Janet Foutty: “Being yourself” means embodying the principles you value—and letting these values guide your actions. Building consistency early on will also serve you well as you advance in leadership because it will be second nature to return to those principles when faced with moments that challenge your sense of who you are and what you care about.

As we rise to roles of greater responsibility and influence, showing transparency and vulnerability—essentially sharing bits of ourselves in contextually appropriate and honest ways—helps build followership. By modeling vulnerability—sharing the challenges we face, the successes we’ve had, and principles we believe in—we’re showing the next generation that they can do the same.

Janet Foutty

Duncan: When discussing courage, you say the antidote to fear is asking for help. What do you tell people who harbor the notion that asking for help is a sign of weakness or lack of confidence?

Foutty: Admitting that you don’t have all the answers and committing to work collectively with your team to find them, is courageous. The other benefit that comes from acknowledging when you don’t know something is that it sets up conditions for receiving support and empowering others.

I took on a stretch assignment many years ago to lead our federal business. It was a sector I did not have experience in—I didn’t have the content. I was successful because I built a strong, diverse team around me and we evolved to a culture of greater accountability.

The environment we are operating in today as leaders is far too complex to go it alone, greater value comes from having diversity of thought and input from those around you be it your direct team, or your trusted advisors, so lean on others.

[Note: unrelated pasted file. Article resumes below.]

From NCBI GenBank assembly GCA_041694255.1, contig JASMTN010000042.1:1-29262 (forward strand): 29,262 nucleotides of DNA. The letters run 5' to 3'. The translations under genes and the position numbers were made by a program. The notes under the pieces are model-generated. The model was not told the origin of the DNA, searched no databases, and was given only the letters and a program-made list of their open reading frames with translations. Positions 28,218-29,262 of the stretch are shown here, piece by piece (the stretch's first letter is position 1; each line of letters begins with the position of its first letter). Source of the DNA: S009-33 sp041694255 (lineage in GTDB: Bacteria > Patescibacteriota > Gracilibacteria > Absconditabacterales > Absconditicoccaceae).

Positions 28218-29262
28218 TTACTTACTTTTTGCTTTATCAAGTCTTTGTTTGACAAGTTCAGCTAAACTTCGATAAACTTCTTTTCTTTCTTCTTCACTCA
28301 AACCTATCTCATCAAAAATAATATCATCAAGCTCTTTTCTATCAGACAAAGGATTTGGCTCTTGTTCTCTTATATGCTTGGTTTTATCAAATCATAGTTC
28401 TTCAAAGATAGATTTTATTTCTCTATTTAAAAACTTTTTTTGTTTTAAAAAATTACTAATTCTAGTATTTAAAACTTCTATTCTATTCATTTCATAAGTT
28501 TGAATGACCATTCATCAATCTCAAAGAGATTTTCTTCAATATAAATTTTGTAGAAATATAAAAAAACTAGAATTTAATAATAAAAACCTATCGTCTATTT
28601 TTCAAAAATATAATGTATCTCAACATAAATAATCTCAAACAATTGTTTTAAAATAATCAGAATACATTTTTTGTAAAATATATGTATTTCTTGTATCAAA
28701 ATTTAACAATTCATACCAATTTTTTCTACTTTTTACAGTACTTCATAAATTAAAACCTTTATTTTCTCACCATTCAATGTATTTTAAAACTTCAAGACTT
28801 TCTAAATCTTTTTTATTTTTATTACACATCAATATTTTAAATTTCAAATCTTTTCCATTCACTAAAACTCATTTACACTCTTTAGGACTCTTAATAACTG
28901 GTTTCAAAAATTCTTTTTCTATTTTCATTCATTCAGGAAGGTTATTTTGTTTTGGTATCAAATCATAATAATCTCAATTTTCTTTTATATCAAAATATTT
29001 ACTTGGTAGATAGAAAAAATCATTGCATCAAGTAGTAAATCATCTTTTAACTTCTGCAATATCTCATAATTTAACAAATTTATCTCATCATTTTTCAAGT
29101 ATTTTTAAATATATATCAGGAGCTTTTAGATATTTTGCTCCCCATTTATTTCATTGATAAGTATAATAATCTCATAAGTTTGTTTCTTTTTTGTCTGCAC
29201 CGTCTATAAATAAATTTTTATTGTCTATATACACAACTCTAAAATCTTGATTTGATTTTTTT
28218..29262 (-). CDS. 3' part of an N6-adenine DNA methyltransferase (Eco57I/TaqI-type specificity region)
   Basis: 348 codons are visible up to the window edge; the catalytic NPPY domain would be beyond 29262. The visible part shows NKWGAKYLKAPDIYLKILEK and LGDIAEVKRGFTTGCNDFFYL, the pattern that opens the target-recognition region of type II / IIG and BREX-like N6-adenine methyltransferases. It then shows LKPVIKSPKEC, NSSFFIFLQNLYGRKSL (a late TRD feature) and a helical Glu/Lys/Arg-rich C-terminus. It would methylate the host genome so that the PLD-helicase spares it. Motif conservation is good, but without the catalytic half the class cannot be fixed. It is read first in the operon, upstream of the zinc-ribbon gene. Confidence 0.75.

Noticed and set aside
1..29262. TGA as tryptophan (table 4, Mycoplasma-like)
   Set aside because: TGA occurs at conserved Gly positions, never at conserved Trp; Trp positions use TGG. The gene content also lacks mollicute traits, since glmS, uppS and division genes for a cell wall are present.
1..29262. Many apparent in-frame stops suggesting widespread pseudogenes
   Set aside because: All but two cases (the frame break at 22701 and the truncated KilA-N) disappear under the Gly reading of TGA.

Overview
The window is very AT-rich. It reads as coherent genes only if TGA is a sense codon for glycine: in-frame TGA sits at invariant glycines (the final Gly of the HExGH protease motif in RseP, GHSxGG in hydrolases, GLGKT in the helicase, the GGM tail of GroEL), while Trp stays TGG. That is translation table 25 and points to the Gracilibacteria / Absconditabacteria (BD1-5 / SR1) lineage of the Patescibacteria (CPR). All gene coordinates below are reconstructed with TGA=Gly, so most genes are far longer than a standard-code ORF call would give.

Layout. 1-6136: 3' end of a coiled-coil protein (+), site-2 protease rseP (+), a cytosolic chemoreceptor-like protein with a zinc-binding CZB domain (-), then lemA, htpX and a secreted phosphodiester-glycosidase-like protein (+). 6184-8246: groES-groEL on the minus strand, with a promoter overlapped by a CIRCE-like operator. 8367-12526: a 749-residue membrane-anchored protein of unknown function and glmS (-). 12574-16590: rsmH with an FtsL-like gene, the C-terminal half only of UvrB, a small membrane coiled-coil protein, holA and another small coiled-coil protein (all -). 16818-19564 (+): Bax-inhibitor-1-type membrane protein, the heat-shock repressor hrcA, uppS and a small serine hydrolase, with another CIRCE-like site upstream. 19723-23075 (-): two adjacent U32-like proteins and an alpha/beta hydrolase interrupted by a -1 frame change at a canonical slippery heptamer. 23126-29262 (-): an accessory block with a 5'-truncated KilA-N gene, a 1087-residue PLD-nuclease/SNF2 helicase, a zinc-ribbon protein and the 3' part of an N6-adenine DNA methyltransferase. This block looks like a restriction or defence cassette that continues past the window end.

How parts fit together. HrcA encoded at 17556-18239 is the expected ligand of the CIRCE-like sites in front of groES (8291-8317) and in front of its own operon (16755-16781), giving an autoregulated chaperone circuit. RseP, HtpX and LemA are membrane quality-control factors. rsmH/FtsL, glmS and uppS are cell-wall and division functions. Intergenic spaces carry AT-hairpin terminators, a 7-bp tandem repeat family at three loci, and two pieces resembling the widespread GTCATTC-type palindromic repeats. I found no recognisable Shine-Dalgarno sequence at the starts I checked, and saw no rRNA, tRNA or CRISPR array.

Duncan: A lot of people talk about resilience these days. How do you define resilience, and in what ways is it pertinent to the way people (in particular, women) navigate workplace challenges?

Lynn Perry Wooten

Lynn Perry Wooten: At its heart, resiliency is the ability to withstand and recover from difficult life events. During the past two years, we have had numerous opportunities—probably more than any of us would wish for—to demonstrate resiliency. This includes the global pandemic, a racial and social reckoning, and threats to democracy at home and abroad.

Fostering resilience is slightly different. It involves the capacity to not only weather adversity, but to actively anticipate and prepare for challenges, and to embrace the steps that allow you to emerge from these events even stronger. Fostering resilience is so important for leaders as they navigate workplace challenges, because it’s how we turn a crisis into an opportunity.

Building and fostering resilience is a continual cycle that involves four key steps: fear, pausing, listening/learning, and growth. Leaders are often tempted to brush over the initial period of anxiety they feel during a crisis. But I encourage people to embrace it and then take a pause. This allows time to process so they can more effectively engage in the listening and learning that eventually lead to growth. Fostering resilience helps leaders boost their own wellbeing while also enabling them to unlock new opportunities at the individual, team, and organizational levels.